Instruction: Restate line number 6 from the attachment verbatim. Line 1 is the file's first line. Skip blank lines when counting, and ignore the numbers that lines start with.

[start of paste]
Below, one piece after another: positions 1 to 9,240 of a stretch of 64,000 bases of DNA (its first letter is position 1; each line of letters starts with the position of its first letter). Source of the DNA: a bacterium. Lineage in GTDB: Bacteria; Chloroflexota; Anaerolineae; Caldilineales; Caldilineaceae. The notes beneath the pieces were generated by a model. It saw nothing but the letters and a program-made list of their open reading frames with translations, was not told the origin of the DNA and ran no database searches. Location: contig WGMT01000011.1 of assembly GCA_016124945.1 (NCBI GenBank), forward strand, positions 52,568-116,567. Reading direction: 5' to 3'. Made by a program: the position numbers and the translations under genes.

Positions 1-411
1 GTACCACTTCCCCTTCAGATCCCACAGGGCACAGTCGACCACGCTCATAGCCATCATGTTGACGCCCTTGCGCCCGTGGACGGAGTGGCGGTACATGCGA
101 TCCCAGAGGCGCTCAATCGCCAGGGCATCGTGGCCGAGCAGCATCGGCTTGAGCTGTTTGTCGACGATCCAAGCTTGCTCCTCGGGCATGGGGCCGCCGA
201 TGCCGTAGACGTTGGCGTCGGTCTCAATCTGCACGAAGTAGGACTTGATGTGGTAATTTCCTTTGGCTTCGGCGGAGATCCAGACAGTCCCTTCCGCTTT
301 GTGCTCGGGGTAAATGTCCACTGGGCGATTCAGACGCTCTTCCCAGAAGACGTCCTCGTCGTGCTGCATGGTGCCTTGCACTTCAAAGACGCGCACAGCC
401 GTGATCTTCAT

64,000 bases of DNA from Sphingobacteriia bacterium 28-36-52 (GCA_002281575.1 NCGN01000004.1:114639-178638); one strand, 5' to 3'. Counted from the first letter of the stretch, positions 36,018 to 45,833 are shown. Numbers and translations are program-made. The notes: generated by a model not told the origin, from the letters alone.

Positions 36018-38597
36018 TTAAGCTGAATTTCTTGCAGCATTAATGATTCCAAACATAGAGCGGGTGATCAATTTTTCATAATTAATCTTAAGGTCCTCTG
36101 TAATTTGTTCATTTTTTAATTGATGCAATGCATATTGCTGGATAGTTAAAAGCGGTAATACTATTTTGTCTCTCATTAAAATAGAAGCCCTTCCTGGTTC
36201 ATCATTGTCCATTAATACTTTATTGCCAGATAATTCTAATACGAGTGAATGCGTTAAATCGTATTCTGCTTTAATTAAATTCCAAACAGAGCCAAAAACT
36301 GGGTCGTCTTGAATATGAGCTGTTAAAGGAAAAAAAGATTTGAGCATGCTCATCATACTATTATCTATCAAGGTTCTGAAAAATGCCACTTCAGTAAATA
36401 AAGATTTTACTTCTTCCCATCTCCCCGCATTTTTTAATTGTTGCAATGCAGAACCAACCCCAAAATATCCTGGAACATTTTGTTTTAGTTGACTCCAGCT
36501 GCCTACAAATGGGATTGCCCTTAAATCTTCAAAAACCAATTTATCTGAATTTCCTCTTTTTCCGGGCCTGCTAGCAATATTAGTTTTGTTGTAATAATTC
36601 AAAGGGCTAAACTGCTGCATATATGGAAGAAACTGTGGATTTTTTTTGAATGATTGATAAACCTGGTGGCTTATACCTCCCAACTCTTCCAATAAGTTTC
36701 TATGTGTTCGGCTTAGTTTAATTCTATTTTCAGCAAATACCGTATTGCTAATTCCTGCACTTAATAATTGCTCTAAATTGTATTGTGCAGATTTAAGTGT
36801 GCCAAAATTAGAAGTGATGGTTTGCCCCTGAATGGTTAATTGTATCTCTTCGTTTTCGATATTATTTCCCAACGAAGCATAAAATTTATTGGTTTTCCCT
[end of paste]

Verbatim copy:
301 GTGCTCGGGGTAAATGTCCACTGGGCGATTCAGACGCTCTTCCCAGAAGACGTCCTCGTCGTGCTGCATGGTGCCTTGCACTTCAAAGACGCGCACAGCC